One morning I shot an elephant in my pajamas.
How he got into my pajamas I don’t know.
With transcripts containing more Groucho-like conversations, the second Motion for Discovery certainly explains the reason such are often called a motion to compel – without some relief, it appears John Keker will be compelled to try the Case of the Misplaced Modifiers, USA v Scruggs, in a courtroom version of You Bet Your Life
Will Keker say the secret word for his client Richard F. “Dickie” Scruggs?
How will Judge Biggers rule when evidence of the serious matters before the Court begs questions that sound more like the quiz show favorite – Who was buried in Grant’s Tomb?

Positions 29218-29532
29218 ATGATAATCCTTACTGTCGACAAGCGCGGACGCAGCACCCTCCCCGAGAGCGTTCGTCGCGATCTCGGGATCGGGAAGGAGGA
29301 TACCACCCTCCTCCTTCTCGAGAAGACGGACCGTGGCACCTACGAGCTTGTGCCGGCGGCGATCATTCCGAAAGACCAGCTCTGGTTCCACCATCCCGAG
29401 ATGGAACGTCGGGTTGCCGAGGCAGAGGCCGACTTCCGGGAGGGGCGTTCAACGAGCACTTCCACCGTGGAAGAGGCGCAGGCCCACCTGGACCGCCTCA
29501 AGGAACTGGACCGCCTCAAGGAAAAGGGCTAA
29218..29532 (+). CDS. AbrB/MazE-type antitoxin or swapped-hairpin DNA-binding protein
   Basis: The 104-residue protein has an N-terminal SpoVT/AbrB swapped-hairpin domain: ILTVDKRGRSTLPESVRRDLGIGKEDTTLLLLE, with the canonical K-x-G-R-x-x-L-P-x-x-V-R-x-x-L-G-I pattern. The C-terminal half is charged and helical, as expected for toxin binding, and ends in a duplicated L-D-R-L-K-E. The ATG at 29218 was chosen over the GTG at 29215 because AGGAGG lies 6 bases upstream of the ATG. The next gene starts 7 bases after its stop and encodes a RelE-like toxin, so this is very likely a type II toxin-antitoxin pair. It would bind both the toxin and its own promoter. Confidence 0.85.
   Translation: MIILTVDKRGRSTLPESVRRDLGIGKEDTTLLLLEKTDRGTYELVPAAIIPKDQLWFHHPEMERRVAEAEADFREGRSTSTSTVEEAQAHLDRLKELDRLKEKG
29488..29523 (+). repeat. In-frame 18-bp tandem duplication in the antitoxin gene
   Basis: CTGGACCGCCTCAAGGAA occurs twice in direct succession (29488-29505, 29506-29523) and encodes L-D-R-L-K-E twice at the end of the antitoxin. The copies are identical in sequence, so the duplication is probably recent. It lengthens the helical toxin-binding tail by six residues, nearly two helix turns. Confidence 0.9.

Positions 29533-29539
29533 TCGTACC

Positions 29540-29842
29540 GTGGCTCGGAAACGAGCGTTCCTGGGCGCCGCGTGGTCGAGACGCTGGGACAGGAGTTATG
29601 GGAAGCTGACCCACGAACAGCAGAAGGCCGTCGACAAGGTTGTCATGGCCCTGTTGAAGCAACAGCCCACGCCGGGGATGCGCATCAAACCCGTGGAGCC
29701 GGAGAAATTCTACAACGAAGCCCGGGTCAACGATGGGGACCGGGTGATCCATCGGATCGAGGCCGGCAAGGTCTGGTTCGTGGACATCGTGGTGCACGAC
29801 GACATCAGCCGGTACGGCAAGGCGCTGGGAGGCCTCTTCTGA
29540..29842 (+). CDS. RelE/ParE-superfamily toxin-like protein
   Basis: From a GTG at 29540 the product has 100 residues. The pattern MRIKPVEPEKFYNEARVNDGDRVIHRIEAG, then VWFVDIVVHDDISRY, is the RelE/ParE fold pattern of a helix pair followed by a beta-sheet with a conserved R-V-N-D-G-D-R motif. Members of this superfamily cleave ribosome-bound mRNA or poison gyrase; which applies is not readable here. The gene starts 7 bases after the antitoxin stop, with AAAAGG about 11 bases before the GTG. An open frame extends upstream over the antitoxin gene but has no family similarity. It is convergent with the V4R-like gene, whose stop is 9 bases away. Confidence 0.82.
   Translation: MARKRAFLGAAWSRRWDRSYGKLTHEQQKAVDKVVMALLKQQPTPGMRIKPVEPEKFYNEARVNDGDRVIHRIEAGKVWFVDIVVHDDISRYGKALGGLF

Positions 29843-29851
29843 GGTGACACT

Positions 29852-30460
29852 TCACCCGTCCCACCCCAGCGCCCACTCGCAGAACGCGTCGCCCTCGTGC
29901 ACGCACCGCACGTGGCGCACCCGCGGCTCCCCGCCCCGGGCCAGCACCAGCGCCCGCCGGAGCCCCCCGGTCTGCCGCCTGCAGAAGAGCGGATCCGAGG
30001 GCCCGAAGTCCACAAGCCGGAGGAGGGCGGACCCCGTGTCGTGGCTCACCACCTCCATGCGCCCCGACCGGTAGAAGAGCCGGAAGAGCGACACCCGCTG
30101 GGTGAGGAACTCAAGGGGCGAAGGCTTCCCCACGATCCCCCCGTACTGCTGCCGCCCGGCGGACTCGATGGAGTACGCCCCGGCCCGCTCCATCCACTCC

Is this who done it turning into a what was it – or does the evidence just make it seem that way?
USA v Scruggs, Scruggs, and Backstrom centers on conversation among a group of individuals with differing roles and status and a range of ages that spanned two generations. You bet your life, the elephant of miscommunication is always in the room – and five men are doing just that.
With or without pajamas, the elephant will be in the courtroom, too – sitting on misplaced modifiers, undefined figures of speech, pronouns with no clear antecedents without the cushion of context. Not even Groucho could make that up!